The same thing applies to public outings. I typically speak to my children about the thing that is frustrating me instead of addressing the person directly. The person then typically has no recourse because a CHILD is pointing out their inappropriate behavior. Even most people that are total a-holes will not get nasty with a child that is having a conversation with their mother. So I do this at school functions, parades, birthday parties, etc. Anywhere that some person might be acting idiotic. Which is generally everywhere that another person might be.
Here's an example from a local carnival about 2 years ago. One of the "rides" was one of the giant slides where the kids climb up a long flight of steps with burlap mats and then sit on the mats to go down the slide. The slide is 3 wide and Sassy and Diva were there with another friend. So we let all 3 girls run and get in line.
The girls grab the burlap mats off the railing when it is their turn, climb the Mt. Everest of steps, and get to come down the slide together. They did this about 5 times in a row because there was no line, but then more kids started coming over and a line formed. At the time, Diva was 4 and we all know that 4 year olds are easily excitable. She was so excited about going down the slide again that she ran out of the fencing and to the end of the line, still clinging to the burlap mat.
I was standing right there and reminded her that the other children needed the mat for their turns, so she needed to return it to the railing at the front of the line. I walked up with her. As she neared the front, the older lady working the ride yelled at her, "HEY! You get to the back of the line! You have to wait your turn just like all the other little brats and you're old enough to know better. Stop trying to cut in line and sneak past me"
It was SO HARD not to lay into that woman right there. This was a woman that had already been talking on her cell phone instead of properly supervising the kids, smoking her entire shift, and making rude comments to several of the kids. Poor Diva turned around, crestfallen, and walked slowly over to me. I was only standing about 5 feet away. But instead of yelling at the worker and causing a scene, I somehow kept my composure. I crouched down to be eye level with Diva and said loudly,
"Diva, did you hear what the lady said to you? She said you were cutting in line. This is because she is not intelligent enough to see that you had mistakenly brought the mat with you to the end of the line and were correcting your mistake by bringing the mat back. Silly people like this are why Mommy says it is so important to pay attention so that you fully understand what is going on around you. Because no one likes an ignorant, opinionated, nasty person, so Mommy would be very sad if you grew up to be one like this poor lady."The ride worker gasped and Diva said, "Ok, Mommy" as she gave me a hug. We walked back to the end of the line and waited our turn. But the worker was pretty quiet for the rest of the time that we were there. I believe I got my point across to her while also pointing out the importance of paying attention to our surroundings to Diva so that she can see the "big picture" and not just what she might think is the worst case scenario.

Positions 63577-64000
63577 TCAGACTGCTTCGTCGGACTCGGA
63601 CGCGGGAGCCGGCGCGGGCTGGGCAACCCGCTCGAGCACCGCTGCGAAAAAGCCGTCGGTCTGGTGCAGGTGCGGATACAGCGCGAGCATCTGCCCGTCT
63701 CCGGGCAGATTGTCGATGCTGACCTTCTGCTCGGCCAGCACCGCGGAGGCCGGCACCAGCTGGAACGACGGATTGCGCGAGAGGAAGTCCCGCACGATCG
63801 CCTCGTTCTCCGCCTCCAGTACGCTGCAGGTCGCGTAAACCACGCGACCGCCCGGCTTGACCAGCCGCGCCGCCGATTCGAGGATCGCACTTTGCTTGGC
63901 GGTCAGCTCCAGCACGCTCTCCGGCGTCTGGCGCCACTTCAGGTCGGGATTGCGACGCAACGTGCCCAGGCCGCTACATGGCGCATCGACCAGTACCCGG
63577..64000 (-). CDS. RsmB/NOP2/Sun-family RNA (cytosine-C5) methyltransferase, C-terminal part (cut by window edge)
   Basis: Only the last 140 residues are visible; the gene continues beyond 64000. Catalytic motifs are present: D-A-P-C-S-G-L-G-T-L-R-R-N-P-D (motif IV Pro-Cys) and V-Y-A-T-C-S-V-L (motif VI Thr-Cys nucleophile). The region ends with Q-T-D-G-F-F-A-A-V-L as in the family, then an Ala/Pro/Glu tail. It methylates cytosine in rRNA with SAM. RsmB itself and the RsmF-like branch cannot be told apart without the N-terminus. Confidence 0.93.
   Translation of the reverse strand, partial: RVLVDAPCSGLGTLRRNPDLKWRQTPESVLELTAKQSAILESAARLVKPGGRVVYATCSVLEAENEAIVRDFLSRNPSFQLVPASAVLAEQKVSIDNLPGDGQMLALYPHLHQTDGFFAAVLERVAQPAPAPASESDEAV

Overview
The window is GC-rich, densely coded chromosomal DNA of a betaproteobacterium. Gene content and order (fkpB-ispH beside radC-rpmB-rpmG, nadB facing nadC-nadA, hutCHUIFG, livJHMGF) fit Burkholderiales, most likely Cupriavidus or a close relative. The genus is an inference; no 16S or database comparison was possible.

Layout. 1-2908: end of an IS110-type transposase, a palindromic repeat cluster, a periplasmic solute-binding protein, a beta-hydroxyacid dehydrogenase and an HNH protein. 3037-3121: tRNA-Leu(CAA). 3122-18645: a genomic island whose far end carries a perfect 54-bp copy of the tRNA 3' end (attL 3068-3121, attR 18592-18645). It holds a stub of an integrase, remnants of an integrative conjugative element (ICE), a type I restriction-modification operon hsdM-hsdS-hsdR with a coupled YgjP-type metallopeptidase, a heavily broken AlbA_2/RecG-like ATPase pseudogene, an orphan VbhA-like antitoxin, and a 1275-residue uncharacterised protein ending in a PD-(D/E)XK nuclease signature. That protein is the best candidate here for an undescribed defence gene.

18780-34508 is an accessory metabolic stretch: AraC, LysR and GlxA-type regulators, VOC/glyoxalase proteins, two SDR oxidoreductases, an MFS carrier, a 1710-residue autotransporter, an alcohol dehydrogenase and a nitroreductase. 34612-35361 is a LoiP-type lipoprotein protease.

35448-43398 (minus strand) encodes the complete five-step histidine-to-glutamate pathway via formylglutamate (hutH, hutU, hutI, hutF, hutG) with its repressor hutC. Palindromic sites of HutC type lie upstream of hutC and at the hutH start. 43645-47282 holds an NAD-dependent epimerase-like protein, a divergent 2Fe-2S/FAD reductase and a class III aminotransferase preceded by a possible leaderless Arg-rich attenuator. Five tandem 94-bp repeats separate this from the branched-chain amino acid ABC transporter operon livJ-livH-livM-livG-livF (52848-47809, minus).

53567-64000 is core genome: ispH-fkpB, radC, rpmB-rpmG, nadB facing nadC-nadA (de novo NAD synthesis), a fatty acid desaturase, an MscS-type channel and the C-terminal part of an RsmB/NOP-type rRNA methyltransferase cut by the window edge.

I could go on and on, giving you examples. Telling you about the time that I told Sassy that she should feel sorry for the little boy teasing her for her short pixie hair cut because he was not taught that a person's hair does not make them what they are and it was his poor luck that his parents did not teach him that because it kept him from seeing that she is a beautiful girl. In full view of his mother who stood about 20 feet away and heard every word.
Or the time that I told Diva that I thought it was sweet that one family member had so many opinions on why my parenting choices were wrong when they had not done any research into my choices, explaining that it is like when she says, "I don't like quinoa" when she has never tried it before or even knew of it's existence before I mentioned that I might fix some in a meal.
All of the frustrating moments of my life, be it rude strangers in public, ill-behaved children, or even family, can be dealt with so that it teaches or reiterates a lesson to my children while also pointing out to the source of my frustration that they are being rude, ignorant, etc.
This approach is MUCH better than letting the frustrations build up so that I unexpectedly blow up over some seemingly little infraction later. And hopefully it teaches the source of my frustration to stop being so damn frustrating.
So that's me. Transforming frustrations into teachable moments for the sake of my children. Hopefully they will not be quite as frustrating when they grow up and will think back fondly on all the times I pointed out "what not to do."
And that just might get me that Mother of the Year award.
|A girl can dream, right?!|